### Computer Science 1511 Computer Science I Programming Assignment 7 Array Processing (35 points) Due Monday, December 6, 1999

#### Introduction

The VotesRUs company needs some help. They have been hired by a state organization to count its election votes. Unfortunately they don't know how to proceed, so they've hired you. Your job is to write a program to figure out which candidate wins each election.

#### The Problem

For each state, voters will be voting for representatives and senators. Each state is apportioned into districts. There will be between 2 and 6 districts in a state (VotesRUs plans to take on bigger states after they get this program working for the small states). For each district there will be 2 candidates for representative (numbered 1 and 2). For example, a state may have 4 districts, in which case a voter lives (and votes) in one of the 4 districts and votes for a representative for that district. The candidates for each district's representative are separate (candidate 2 for representative in district 1 is different from candidate 2 in district 3).

Each voter also votes for one of the two senate positions in that state. Each senate race has 2 candidates (numbered 1 and 2). All of the voters in a district vote in only one senate race. Furthermore, the districts are divided up by which senate race they vote in, for example, in the state with 4 districts the voters in districts 1 and 4 might vote in the first senate race while districts 2 and 3 vote in the second senate race. An election is a tie if both candidates receive the same number of votes. If either candidate receives more votes they are the winner.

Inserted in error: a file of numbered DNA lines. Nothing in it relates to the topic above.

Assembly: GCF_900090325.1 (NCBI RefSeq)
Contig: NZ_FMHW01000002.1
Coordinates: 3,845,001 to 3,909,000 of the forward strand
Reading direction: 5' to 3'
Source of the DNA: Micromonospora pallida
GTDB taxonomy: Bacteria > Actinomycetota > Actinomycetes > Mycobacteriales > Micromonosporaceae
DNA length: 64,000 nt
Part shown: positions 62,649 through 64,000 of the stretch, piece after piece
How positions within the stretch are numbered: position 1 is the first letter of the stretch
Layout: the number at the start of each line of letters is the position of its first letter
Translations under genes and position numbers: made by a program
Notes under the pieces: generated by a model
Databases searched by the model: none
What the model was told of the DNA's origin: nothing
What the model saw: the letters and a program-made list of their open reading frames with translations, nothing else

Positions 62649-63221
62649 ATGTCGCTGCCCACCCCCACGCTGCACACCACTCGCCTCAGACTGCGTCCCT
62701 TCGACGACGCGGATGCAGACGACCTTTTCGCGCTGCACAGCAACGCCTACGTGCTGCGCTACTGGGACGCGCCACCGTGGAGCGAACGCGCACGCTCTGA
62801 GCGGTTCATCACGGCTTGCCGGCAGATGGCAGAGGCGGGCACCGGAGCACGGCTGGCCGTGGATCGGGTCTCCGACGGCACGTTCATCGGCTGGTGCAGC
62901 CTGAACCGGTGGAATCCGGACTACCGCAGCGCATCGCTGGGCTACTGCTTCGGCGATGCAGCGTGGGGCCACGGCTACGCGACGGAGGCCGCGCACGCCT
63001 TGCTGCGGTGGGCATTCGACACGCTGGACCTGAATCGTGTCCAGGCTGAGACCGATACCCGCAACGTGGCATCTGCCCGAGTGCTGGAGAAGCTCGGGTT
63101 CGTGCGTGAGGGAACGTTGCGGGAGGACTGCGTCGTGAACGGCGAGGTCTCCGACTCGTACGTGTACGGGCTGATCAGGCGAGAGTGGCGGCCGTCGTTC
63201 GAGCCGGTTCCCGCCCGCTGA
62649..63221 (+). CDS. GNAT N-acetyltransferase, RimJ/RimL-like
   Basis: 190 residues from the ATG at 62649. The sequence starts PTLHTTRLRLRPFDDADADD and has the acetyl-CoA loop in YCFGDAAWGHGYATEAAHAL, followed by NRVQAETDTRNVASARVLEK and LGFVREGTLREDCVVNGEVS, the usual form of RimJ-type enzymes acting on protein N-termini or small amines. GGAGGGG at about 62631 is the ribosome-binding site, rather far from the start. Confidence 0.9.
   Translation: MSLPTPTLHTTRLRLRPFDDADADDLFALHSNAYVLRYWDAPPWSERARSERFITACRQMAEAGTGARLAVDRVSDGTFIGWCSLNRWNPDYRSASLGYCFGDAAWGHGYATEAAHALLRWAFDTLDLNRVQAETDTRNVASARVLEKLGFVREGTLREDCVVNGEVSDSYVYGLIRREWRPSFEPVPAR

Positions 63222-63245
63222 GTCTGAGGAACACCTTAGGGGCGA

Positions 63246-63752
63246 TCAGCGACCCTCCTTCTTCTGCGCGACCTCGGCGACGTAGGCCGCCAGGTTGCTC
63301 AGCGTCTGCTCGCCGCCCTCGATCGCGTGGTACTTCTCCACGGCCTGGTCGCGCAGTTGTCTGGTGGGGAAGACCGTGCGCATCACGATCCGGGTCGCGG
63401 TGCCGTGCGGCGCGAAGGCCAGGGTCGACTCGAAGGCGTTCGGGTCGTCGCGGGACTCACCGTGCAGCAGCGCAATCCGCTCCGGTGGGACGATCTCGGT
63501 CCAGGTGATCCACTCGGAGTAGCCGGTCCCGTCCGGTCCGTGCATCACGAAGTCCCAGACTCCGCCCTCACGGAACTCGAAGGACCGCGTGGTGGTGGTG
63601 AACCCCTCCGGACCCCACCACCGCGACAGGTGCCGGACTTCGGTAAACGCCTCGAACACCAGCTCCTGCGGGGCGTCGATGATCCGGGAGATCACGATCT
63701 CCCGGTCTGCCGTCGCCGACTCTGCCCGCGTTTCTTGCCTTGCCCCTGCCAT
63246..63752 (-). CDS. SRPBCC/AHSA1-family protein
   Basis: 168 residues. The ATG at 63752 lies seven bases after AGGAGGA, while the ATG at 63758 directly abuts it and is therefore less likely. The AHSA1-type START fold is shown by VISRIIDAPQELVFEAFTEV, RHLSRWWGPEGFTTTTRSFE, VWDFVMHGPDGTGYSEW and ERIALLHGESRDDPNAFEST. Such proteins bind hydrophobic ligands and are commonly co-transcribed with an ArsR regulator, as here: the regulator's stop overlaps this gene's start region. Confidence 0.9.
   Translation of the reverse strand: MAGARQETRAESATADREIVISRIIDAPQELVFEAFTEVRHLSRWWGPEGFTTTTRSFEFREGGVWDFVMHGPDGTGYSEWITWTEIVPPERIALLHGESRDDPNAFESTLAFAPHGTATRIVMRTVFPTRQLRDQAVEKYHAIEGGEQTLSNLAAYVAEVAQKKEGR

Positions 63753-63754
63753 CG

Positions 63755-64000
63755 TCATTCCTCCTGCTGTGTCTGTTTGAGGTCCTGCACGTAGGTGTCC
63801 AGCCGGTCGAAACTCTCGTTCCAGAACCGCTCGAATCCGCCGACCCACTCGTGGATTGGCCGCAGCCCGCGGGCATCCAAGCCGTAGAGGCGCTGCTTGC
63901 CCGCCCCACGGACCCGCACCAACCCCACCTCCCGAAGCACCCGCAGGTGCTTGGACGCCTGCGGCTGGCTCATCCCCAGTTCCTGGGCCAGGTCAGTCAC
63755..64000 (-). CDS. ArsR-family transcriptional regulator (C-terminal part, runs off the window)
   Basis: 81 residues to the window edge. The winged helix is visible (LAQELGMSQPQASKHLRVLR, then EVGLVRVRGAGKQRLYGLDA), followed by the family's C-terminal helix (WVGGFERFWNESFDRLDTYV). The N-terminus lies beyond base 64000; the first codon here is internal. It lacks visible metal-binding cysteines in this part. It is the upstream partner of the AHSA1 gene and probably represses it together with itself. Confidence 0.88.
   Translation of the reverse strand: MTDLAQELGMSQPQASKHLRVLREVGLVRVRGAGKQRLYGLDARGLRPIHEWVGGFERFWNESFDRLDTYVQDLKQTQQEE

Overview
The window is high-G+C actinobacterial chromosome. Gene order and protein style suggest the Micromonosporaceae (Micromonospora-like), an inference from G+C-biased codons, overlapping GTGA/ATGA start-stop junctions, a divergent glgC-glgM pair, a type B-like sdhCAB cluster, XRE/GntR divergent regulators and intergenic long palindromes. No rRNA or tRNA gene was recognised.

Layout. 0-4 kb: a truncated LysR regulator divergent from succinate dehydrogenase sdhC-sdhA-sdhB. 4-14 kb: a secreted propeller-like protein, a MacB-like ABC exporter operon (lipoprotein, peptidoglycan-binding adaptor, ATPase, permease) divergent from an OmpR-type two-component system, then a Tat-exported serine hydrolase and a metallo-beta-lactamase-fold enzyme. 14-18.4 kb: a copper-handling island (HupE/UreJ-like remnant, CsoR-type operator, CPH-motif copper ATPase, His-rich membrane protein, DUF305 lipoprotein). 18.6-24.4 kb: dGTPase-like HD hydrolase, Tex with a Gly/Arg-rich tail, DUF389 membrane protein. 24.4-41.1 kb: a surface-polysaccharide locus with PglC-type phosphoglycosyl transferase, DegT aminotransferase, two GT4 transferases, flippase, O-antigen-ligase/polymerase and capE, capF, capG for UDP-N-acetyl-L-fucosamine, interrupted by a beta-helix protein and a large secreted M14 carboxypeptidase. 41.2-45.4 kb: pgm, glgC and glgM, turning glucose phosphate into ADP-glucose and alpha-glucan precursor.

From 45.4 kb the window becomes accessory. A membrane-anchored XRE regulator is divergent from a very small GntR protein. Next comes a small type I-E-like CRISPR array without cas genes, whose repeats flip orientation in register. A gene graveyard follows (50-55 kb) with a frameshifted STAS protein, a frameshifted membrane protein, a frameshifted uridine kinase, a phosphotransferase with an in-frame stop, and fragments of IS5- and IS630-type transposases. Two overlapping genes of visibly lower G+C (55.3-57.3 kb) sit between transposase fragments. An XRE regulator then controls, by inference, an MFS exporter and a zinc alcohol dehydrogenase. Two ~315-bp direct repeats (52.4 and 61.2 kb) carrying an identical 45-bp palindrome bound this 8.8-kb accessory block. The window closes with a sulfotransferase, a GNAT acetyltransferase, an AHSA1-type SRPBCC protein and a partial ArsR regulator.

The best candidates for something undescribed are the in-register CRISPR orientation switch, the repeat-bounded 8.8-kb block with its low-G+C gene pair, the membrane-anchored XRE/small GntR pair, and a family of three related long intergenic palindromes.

The data for each election comes in a file. The first line of the file indicates how many districts there are in the state (it will be an integer from 2 to 6). Following that is a line containing a single number for each district. Each of these lines indicates which senate race a district votes in (1 for the first senate race and 2 for the second). For example, if a state had 5 districts and districts 2, 3, and 5 voted in senate race 1 and districts 1 and 4 votes in senate race 2 the first 6 lines of the file would be:

```5
2
1
1
2
1
```

Following the information regarding the districts will be one or more vote lines. Each vote line will have the following form:

District# Rep# Senator#

Where the District# is the number of the district the vote was made in, the Rep# is either 1 or 2 indicating whether the voter picked candidate 1 or 2 as the representative for that district and the Senator# is a 1 or 2 indicating whether the voter picked candidate 1 or 2 for the senate race that voter votes in. For example, using the information above (5 districts, 2, 3, and 5 vote for senate race 1 and 1 and 4 vote for senate race 2) we might get the following votes:

```2 1 1
4 2 1
5 1 2
3 2 1
```